The Malta Business Aviation Association and European Business Aviation Association were delighted to welcome nearly 300 members of industry and Malta and European officials, as well as students to our 31 October presentation, ‘Business Aviation Malta: A world of opportunities’, and 1 November Career Day event, as part of the inaugural Malta Aviation Conference and Exhibition (MACE).
During the dedicated business aviation forum, MBAA and EBAA jointly called on European and national legislative and regulatory authorities to engage in a constructive dialogue with the industry, to design inclusive and ambitious aviation policies for all airspace stakeholders.
The business aviation industry in Malta is an important segment of aviation and a growing economic resource for the country. This rapid growth is the result of the friendly regulatory environment and implementation of extensive investment by national authorities in recent years, as well as a consequence of forward-looking strategies undertaken by the private sector. At a time in which aviation is one of the most criticised sectors for its carbon emissions, industry and government leaders are meeting to discuss the way forward.
Business aviation in Malta: positive impact and challenges ahead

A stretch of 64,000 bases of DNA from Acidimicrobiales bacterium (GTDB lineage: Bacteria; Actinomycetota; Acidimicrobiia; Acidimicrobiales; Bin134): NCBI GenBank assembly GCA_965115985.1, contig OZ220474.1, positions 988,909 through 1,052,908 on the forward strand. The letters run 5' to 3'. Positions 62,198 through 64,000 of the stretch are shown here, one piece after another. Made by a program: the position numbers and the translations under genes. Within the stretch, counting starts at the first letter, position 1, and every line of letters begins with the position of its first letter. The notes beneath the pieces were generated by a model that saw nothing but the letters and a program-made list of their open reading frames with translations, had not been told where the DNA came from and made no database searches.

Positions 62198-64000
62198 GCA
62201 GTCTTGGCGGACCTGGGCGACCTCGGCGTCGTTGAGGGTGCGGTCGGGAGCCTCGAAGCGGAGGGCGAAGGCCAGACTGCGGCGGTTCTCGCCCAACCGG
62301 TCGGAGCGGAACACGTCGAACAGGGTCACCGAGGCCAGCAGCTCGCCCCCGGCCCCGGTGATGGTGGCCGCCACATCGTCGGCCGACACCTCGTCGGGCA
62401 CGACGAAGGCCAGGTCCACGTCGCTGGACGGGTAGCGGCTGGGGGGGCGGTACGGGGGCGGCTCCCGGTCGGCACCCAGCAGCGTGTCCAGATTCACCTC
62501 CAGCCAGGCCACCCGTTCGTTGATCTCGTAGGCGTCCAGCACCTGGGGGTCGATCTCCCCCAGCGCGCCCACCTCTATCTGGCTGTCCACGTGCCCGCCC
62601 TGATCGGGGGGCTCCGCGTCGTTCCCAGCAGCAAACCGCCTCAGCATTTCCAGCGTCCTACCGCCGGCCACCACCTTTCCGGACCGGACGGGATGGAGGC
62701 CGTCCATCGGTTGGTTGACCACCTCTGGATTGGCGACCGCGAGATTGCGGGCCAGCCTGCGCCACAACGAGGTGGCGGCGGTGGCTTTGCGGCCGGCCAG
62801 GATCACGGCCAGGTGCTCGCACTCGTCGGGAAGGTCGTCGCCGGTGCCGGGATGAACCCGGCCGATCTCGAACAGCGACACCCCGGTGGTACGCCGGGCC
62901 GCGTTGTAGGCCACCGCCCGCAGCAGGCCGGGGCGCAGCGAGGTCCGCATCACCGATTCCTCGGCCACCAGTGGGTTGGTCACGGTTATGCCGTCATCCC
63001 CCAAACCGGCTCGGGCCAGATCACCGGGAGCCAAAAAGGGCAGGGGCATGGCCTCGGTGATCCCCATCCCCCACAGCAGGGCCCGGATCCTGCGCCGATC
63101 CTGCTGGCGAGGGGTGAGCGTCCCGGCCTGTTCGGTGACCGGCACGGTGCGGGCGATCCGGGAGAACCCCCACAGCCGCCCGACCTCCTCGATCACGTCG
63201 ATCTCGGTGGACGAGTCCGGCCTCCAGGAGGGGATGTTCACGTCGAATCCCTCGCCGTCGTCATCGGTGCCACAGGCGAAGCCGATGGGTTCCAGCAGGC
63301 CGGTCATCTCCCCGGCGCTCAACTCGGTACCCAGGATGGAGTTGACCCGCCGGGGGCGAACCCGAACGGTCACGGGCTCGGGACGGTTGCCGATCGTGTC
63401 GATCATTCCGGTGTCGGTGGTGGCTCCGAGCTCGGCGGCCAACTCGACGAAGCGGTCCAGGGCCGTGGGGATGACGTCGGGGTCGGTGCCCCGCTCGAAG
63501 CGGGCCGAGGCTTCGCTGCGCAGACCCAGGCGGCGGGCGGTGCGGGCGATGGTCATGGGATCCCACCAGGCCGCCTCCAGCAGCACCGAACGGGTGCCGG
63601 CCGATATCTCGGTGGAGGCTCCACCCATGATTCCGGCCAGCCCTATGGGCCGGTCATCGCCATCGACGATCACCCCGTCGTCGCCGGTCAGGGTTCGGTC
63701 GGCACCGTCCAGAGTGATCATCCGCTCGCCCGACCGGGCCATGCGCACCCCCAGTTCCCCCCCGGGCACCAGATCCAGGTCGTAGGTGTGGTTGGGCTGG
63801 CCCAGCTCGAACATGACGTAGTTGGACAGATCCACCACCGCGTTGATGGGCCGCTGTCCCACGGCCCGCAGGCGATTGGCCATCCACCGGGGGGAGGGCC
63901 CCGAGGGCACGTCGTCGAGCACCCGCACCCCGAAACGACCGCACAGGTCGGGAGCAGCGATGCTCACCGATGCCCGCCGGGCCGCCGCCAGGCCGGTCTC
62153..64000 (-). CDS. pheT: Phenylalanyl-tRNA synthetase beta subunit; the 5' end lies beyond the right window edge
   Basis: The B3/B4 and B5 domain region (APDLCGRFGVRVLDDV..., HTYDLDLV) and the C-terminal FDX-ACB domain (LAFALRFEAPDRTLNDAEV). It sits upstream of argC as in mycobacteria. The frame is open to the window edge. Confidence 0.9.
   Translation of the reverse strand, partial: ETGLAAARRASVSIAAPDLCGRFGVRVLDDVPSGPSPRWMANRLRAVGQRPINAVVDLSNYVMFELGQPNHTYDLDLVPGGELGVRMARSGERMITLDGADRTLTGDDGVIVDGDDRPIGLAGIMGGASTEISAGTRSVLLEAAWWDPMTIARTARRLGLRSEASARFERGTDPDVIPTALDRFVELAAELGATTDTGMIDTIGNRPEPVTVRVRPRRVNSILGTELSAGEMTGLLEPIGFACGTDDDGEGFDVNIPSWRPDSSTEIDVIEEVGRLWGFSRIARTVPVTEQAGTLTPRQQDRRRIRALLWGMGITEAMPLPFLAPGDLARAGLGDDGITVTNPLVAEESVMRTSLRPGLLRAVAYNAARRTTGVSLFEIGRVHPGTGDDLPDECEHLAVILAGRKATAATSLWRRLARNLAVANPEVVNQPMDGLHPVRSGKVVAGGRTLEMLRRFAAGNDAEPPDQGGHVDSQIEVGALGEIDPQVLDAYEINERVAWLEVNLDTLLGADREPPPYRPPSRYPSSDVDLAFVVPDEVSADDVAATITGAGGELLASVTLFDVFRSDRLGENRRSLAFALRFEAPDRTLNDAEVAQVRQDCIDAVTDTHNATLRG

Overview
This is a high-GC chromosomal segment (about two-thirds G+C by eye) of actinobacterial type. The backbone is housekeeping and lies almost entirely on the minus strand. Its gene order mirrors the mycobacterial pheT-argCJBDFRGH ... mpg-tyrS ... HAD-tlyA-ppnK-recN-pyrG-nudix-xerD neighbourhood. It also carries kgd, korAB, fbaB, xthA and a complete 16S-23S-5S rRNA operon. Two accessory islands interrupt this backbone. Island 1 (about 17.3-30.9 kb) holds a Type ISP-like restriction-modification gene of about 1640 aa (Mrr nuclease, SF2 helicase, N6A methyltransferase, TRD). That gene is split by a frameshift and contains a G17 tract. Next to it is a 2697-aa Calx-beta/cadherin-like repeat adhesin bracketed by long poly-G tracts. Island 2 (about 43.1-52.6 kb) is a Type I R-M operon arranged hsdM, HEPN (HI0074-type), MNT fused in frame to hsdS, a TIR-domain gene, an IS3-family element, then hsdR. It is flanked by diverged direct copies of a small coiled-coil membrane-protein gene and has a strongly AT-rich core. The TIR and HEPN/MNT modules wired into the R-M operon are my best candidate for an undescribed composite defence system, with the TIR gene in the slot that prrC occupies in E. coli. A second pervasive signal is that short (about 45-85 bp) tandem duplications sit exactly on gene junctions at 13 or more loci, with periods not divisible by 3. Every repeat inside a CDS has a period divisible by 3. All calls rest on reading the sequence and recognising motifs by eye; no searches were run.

As part of the broader aviation community, business aviation represents 6% of Maltese aviation and has experienced a 51% increase in traffic compared to 2010 levels. This positive trend is also testified by the number of registered aircraft in Malta which has grown from 18 in 2010 to 165 in 2019. With an economic output of 511 million euros in 2018 and providing more than 3200 direct & indirect jobs, the sector has become an important contributor to the Maltese economy. The industry’s rapid growth is, however, putting pressure on the Maltese aviation framework. It is therefore imperative that as the country’s aerospace activity continues to grow and diversify, so does its infrastructure and the support provided by the Civil Aviation Authority.
While focusing on ensuring a prosperous future for the sector, the business aviation community is also fully committed to the fight against climate change. For decades, business aviation has been fostering environmental stewardship across the full value-chain, and is geared up to meet its carbon neutral growth targets by 2050. MBAA’s newly announced carbon offsetting and reforestation project with the Malta Transport Department is one part of it.
As a sector, business aviation is committed to improving fuel efficiency by 2% per year from 2010 until 2020, to achieve carbon-neutral growth from 2020, and to halve total CO2 emissions by 2050 relative to 2005. One of several pathways is through investment in new aircraft technology, which includes sustainable alternative fuel (SAF). While significant progress is being made in the realm of SAF, the availability of this fuel is not yet widespread, making access to it both challenging and costly. EBAA and MBAA, therefore, support the creation of policy mechanisms that enable and support the development of local infrastructure to produce and deliver the fuels required by the industry.
Position Paper: Business Aviation in Malta
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